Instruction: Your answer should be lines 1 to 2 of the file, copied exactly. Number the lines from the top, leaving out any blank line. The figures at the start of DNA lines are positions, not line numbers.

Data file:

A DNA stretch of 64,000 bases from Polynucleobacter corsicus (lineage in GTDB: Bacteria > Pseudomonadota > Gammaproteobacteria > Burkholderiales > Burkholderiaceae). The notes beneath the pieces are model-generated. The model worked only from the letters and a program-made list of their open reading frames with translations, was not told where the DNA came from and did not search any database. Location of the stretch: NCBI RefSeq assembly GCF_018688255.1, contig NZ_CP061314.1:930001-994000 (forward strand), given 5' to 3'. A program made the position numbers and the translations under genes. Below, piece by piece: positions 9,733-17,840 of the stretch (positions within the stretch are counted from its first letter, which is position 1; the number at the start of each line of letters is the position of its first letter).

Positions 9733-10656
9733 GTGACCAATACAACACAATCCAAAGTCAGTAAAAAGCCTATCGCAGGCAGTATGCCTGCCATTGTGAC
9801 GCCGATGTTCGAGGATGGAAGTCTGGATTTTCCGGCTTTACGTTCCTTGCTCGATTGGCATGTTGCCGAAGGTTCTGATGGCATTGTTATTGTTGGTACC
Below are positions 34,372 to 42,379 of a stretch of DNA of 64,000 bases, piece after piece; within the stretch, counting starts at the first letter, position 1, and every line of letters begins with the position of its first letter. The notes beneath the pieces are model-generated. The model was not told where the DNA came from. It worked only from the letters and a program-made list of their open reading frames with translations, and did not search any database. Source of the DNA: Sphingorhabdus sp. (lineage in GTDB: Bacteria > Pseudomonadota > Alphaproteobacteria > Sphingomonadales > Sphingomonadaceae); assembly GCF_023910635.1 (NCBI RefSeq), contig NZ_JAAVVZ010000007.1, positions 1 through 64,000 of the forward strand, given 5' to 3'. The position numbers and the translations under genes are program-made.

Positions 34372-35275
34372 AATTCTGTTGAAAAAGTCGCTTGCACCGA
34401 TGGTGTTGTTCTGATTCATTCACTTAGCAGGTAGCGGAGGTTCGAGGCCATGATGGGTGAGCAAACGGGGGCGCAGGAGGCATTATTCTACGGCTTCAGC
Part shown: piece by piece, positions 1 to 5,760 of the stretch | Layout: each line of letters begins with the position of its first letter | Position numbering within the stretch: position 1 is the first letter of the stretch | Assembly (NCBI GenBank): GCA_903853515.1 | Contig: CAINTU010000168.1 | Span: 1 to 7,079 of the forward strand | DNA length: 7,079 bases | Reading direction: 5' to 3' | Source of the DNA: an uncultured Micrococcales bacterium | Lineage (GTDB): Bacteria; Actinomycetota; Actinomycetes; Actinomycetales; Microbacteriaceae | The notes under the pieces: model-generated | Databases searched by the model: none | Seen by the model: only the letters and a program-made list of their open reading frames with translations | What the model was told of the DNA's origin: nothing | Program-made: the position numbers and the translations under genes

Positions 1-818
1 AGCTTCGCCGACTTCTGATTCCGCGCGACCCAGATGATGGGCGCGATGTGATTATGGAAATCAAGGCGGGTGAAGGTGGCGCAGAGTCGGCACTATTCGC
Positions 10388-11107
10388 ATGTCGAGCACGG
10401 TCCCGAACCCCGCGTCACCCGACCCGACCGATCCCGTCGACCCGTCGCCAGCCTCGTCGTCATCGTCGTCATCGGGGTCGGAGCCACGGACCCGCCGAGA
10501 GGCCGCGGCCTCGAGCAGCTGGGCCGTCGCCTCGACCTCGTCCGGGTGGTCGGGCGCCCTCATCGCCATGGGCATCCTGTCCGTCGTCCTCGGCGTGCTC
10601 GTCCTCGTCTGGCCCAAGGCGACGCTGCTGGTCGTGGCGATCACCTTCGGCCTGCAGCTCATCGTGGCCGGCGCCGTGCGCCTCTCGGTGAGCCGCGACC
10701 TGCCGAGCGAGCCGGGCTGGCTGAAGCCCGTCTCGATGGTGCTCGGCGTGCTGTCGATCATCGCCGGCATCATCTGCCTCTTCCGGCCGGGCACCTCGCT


A DNA stretch of 64,000 bases from Polynucleobacter corsicus (lineage in GTDB: Bacteria > Pseudomonadota > Gammaproteobacteria > Burkholderiales > Burkholderiaceae). The notes beneath the pieces are model-generated. The model worked only from the letters and a program-made list of their open reading frames with translations, was not told where the DNA came from and did not search any database. Location of the stretch: NCBI RefSeq assembly GCF_018688255.1, contig NZ_CP061314.1:930001-994000 (forward strand), given 5' to 3'. A program made the position numbers and the translations under genes. Below, piece by piece: positions 9,733-17,840 of the stretch (positions within the stretch are counted from its first letter, which is position 1; the number at the start of each line of letters is the position of its first letter).

Positions 9733-10656